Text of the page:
NOTEBOOK: Martin Truex Jr.: What a difference a week makesIf you were monitoring Matt Kenseth on a scanner, you heard his spotter, Chris "Crazy" Osborne, telling the driver what line Kasey Kahne was running lap after lap as Kahne closed in to challenge for the win.
By: By Reid Spencer, NASCAR Wire Service, Superior Telegram
KANSAS CITY, Kan. — Martin Truex Jr. finished second Apr. 13 at Texas--and was disconsolate.
Truex ran fourth in Sunday's STP 400 NASCAR Sprint Cup Series race at Kansas Speedway—and was elated.
It's all a matter of perspective.
Truex dominated much of the Texas race, but a faulty shock on his car and excellent work on the part of Kyle Busch's pit crew made Busch a winner.
At Kansas, Truex fought through adversity, including a tire violation on pit road that sent him to the rear of the field, and rallied for his second top five of the season.
"I'm very happy with fourth place," Truex said. "I got a lot of questions this week about being second (at Texas) and how I seemed so disappointed and all that. Well, yeah, of course I was, under the circumstances.
"Today is a complete opposite. I'm very, very happy and excited about a fourth-place finish. It just depends on circumstances. It was a great day. We overcame a lot. The guys did an awesome job of bouncing back after that pit road problem we had. We had a great race car. We just needed a little bit."
HERE COMES THE SUN
Carl Edwards lost the Kansas pole by a mere .017 seconds, started second and for much of Sunday's race, he was flying.
In the late going, however, the sun came out from behind the clouds and upset the handling of his No. 99 Roush Fenway Racing Ford. Edwards plummeted to 17th at the finish--not the result he expected.
"That's very disappointing for our whole team, because we had such a fast car, and then the sun came out and we were not in good shape," Edwards said. "The handling went away big-time. I've got to thank Ricky Stenhouse (Edwards' teammate). I was holding him off and I slid up in front of him, and he could have wrecked me, but he didn't.
"I was in denial about my car at that point. I thought we were fast, and then we had our strategy set up to rely on the caution not coming out, but the caution came out, and I think that pretty much ruined it for all the Roush Fenway cars (which were trapped a lap down briefly after pitting under green).
"The cool thing is we had fast race cars and there were points in the race where I think we had the fastest cars. We'll just move on, but I'm glad we get to come back here in the fall."
WHAT'S MY LINE?
If you were monitoring Matt Kenseth on a scanner, you heard his spotter, Chris "Crazy" Osborne, telling the driver what line Kasey Kahne was running lap after lap as Kahne closed in to challenge for the win.
Was Kenseth planning to take Kahne's line away if it came to that, or was he still searching for a faster way around the race track?
"He was just trying to let me know where he was, how close he was, if he was getting a run off the top or whatever so I could kind of know where his momentum was or where he was stronger, that type of thing," Kenseth said. "But (with) 20 to go, when I started catching them lapped cars, I didn't have much of a choice. I really thought I wanted to pass them all on the top, and that wasn't such a great thought.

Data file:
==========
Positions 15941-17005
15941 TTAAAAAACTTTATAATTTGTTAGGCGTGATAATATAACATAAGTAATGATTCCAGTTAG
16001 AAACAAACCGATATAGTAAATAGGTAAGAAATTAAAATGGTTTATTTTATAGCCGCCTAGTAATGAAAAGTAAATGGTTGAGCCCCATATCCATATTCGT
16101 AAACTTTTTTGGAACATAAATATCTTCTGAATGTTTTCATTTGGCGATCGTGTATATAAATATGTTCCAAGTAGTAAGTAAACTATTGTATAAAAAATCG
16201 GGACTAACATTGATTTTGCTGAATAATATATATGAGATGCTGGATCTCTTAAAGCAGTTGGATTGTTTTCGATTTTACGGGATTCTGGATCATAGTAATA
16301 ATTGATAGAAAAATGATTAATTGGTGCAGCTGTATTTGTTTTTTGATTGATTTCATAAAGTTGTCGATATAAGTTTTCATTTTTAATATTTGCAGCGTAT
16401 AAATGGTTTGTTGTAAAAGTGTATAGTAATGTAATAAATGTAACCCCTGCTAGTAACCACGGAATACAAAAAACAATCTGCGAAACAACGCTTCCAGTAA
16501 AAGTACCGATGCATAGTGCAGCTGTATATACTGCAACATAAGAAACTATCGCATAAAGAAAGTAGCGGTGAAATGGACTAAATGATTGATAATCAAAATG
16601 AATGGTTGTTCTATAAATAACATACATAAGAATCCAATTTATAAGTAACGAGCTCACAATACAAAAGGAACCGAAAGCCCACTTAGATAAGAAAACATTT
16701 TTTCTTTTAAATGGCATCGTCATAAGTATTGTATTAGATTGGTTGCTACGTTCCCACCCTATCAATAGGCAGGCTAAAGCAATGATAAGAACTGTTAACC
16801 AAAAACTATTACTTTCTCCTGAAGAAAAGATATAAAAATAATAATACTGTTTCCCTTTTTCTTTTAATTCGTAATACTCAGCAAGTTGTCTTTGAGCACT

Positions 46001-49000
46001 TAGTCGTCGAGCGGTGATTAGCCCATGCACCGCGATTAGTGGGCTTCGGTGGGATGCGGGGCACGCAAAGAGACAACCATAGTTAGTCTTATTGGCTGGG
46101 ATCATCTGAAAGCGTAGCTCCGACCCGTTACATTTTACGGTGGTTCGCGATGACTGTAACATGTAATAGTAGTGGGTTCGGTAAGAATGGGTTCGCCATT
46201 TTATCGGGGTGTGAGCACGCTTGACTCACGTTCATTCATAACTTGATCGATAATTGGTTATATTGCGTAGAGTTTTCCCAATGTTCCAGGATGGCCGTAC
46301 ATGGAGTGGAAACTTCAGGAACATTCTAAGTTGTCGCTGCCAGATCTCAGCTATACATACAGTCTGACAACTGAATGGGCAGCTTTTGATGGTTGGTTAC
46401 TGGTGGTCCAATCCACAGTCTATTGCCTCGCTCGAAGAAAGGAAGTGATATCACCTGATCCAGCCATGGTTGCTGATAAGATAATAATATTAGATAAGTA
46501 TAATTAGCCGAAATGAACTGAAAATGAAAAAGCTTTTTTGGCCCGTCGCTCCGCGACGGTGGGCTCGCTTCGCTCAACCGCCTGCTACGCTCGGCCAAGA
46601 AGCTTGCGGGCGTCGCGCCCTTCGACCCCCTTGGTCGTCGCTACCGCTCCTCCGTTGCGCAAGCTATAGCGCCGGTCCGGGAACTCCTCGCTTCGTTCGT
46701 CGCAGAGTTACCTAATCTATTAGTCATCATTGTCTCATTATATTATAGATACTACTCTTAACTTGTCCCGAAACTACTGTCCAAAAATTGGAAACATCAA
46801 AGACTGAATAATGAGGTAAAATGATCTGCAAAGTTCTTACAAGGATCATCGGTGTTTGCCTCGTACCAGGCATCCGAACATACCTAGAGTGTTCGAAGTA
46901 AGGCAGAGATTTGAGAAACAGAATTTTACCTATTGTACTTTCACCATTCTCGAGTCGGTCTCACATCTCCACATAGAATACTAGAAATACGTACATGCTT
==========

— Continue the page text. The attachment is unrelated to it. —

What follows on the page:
"I really messed up a couple laps real bad. I drove in behind the 47 (Bobby Labonte) once, and I thought he was going to the bottom and he went to the top and I was so committed I drove in behind him and pretty much had to stop and cost us about a second, that lap. And then from there on out, man, it was a lot of work. We were loose into Turn 3 and I felt like I just kept missing it and messing it up."
Obviously, Kenseth did something right. He beat Kahne to the finish line by .150 seconds.
THE KANSAS CURSE
When it comes to Kansas Speedway, Kyle Busch is willing to believe in jinxes. Whether driving on old pavement or new, Busch hasn't been able to get the hang of the 1.5-mile track.
In 12 starts at Kansas, including Sunday's STP 400, Busch has more finishes outside the top 30 (four) than inside the top 10 (two). On Sunday, it was more of the same.
Busch qualified fifth—in a backup car, no less—and was running third when he spun inexplicably off the second corner. Later on, as he was trying to work his way through traffic, he spun again, first into the wall and then into the path of Joey Logano's Ford. The collision knocked both cars out of the race.
"Spun twice on our own," Busch said. "Just don't know what to do with Kansas. Yeah, absolutely no grip for me anyways. You're running third and doing fine, car a little tight and you spin out. I don't know what to do with that and then we're back in traffic all day.
"Traffic is way worse. Just trying to get back up to the front and making some gains, but car just snaps out from you every corner."
Busch dropped five spots to seventh in the Sprint Cup standings, but as of Sunday night, at least, he could console himself with one positive thought: he's not in Kansas anymore.